1. Vital signs every shift and PRN. Be sure to include mental status and postural changes with VS.
  2. Assess neurologic status (LOC, orientation, grips, leg strength, papillary responses).
  3. Administer medications as ordered especially anti-hypertensive, anti-spasmodic, pain meds and anti-coagulants. Monitor and document effectiveness of medications. Report any side effects immediately.
  4. Monitor Intake and Output in detail.
  5. Maintain functional alignment; describe needs for bed mobility and positioning.
  6. Provide ROM, document collaboration with PT.
  7. Document rehab nursing; amount of assistance required with ADL’s, safety awareness, and level of participation.
  8. Record daily skin assessments. Include presence of edema and the presence of skin breakdown. Stage pressure ulcers using NPUAP guidelines. Remember, MDS completion requires reverse-staging.
  9. Maintain adequate elimination.
  10. Record bladder or bowel program, and patient’s response, or alteration of program and reason.
  11. Assess daily for adaptation to visual and/or sensual impairment, balance problems and effect. 
  12. Observe patient’s compliance with therapy techniques, document progress with therapy.
  13. Describe current rehab services and progress.
  14. Teaching and training activities: Disease process and implications, mediations, dose schedule, averse effects, need for follow up lab tests, signs of cerebral impairment, signs of infection, activity and positioning recommendations and mobility aids, food and fluid intake recommendations, bowel and bladder control program, skin care and safety measures.
  15. Always include detailed information shared with physicians, plans based on reported findings, and care plan adjustments being made based on assessments.

** As with any diagnosis, multi-system assessments are necessary to accurately encompass all aspects of the patient’s condition and response to treatment.

Remove from Chart Weekly
Not to be a Part of the Medical Record

CORE COMPONENTS

DIAGNOSIS: HYPERTENSION


Patient Name: ___________________________________________

Daily Nursing Skills: To assess and evaluate full vital signs, complaints of headaches, especially pulsating behind the eyes that occur early in the morning, visual disturbances, nausea and vomiting. Uncontrolled high blood pressure may damage the delicate lining of the blood vessels, which may promote the formation of plaque leading to artherosclerosis. Blood flow through the blood vessels may be reduced. Decreased blood flow, over time to certain organs can cause damage leading to heart disease, heart attack, renal failure, peripheral vascular disease, retinopathy and stroke. Nursing to monitor effectiveness of antihypertensive regimen, titration of medication and parameters to hold medications. Assess for and report signs of adverse responses to medications including unstable vital signs, abnormal lab values, changes in mental status, changes in gait and fall risk.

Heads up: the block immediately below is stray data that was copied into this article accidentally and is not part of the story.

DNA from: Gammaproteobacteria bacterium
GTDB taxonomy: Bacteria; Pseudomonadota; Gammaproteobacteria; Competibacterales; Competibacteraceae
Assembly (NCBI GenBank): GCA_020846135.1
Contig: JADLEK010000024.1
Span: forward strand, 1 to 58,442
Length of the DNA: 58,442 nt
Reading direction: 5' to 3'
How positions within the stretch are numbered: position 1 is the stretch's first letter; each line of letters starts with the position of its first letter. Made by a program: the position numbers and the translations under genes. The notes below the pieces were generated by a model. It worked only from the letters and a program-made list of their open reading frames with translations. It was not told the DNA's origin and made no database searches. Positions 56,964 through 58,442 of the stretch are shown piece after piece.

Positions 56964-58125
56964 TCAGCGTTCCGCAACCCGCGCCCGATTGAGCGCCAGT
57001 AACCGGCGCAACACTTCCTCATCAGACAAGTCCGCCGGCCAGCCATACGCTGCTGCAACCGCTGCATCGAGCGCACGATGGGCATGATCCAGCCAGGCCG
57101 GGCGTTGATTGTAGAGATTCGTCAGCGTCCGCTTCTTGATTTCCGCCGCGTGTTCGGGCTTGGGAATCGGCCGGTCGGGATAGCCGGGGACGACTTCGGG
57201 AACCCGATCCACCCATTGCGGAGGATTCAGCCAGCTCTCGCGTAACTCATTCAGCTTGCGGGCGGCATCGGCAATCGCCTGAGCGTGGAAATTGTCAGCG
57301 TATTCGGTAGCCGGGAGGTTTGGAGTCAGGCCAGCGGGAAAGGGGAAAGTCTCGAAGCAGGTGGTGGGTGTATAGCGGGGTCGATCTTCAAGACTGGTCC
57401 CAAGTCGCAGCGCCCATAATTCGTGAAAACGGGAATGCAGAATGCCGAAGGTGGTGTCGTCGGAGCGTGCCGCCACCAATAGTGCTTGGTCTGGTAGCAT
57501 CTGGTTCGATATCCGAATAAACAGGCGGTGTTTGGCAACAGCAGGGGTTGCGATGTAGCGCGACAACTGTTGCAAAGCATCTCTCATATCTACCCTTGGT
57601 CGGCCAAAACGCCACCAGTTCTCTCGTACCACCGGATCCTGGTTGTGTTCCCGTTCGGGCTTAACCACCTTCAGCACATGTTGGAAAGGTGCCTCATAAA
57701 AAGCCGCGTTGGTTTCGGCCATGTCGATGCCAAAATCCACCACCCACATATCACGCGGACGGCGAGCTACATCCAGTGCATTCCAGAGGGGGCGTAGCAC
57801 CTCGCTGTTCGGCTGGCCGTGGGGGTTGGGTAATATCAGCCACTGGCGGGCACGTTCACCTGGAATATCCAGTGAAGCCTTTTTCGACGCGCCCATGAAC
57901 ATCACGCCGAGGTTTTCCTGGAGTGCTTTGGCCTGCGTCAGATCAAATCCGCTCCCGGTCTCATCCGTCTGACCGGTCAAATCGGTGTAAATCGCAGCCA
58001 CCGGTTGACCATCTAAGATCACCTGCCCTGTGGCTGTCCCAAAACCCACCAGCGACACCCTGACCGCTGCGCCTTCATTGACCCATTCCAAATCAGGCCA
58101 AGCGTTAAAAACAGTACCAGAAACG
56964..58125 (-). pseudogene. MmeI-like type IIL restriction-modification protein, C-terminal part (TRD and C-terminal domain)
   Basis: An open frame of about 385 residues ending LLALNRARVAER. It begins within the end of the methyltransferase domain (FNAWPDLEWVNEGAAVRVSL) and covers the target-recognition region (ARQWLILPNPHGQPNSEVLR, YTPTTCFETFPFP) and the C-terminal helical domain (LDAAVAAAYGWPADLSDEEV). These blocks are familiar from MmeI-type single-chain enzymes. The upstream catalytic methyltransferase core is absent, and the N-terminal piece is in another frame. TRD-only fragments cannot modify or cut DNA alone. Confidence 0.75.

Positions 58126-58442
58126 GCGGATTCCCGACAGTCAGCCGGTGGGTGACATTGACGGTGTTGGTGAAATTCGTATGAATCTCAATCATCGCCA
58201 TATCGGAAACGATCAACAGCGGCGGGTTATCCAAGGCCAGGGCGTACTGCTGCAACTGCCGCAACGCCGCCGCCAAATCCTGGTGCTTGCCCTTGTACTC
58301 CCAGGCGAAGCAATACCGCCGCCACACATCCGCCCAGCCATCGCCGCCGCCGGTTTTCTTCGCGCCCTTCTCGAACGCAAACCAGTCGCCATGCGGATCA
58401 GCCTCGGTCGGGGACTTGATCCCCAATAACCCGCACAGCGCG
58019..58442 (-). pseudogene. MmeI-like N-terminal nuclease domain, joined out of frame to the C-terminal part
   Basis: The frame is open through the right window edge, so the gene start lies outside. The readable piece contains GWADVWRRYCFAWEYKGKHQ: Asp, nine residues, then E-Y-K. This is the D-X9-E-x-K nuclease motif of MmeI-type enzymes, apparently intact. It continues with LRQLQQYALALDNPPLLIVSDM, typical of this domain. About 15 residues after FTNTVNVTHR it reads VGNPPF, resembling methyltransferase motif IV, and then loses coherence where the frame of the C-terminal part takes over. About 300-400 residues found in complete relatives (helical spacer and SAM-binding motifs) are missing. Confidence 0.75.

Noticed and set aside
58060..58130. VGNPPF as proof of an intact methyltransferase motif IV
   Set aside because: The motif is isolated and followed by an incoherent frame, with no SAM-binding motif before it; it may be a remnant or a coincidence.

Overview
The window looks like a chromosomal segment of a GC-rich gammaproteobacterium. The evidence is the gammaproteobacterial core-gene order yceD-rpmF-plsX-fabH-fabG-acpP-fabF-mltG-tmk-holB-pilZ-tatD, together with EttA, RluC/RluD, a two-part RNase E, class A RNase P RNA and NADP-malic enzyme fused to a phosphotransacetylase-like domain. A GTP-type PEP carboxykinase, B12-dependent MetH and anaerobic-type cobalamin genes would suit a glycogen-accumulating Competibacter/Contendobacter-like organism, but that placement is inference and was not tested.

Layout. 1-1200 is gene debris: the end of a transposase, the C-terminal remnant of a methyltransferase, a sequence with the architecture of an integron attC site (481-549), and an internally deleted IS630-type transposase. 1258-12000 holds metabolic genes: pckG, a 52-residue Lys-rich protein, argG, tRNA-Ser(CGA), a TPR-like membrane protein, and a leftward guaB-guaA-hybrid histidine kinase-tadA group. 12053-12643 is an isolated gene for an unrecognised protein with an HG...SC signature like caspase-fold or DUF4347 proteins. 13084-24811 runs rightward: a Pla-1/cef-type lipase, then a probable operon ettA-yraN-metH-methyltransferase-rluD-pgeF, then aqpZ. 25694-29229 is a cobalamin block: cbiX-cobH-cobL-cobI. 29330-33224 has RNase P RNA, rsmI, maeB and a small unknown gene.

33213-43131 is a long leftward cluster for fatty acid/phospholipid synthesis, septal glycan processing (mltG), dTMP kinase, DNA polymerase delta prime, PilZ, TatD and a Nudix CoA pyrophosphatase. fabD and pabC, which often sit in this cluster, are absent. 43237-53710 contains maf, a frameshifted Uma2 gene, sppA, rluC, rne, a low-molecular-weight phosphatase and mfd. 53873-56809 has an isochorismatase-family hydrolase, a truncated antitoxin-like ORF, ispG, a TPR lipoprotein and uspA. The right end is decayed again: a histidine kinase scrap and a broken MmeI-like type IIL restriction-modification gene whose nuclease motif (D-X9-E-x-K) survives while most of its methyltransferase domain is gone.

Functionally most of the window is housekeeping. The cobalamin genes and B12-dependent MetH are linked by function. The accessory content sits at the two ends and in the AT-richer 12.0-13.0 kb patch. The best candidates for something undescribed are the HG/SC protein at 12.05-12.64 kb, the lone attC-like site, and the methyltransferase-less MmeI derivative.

Following nursing admission assessment, identify which of the listed areas are pertinent for each patientDAILY NURSES NOTES should address one or more of these areas of skilled nursing. A comprehensive Weekly note should include all of the identified nursing skills, plus any periodic episodes, which have occurred. This list should be kept updated, eliminate or add skills as appropriate for the patient’s plan of care.

  1. Vital signs.
  2. Blood pressure with each dose of hypertensive medication.
  3. Weekly weight.
  4. Blurred vision or vertigo.
  5. Confusion.
  6. Irritability.
  7. Sleepiness (side effect of medication).
  8. If severe hypertension, lying and standing BP’s or BP’s before and after activity.
  9. Comment on balance when ambulating.
  10. Diet restrictions.
  11. Headache.
  12. Describe current rehabilitation services and progress.
  13. Discharge teaching to patient and caregivers: medications use, action and schedule, dietary compliance, activity level and signs and symptoms to report to healthcare providers.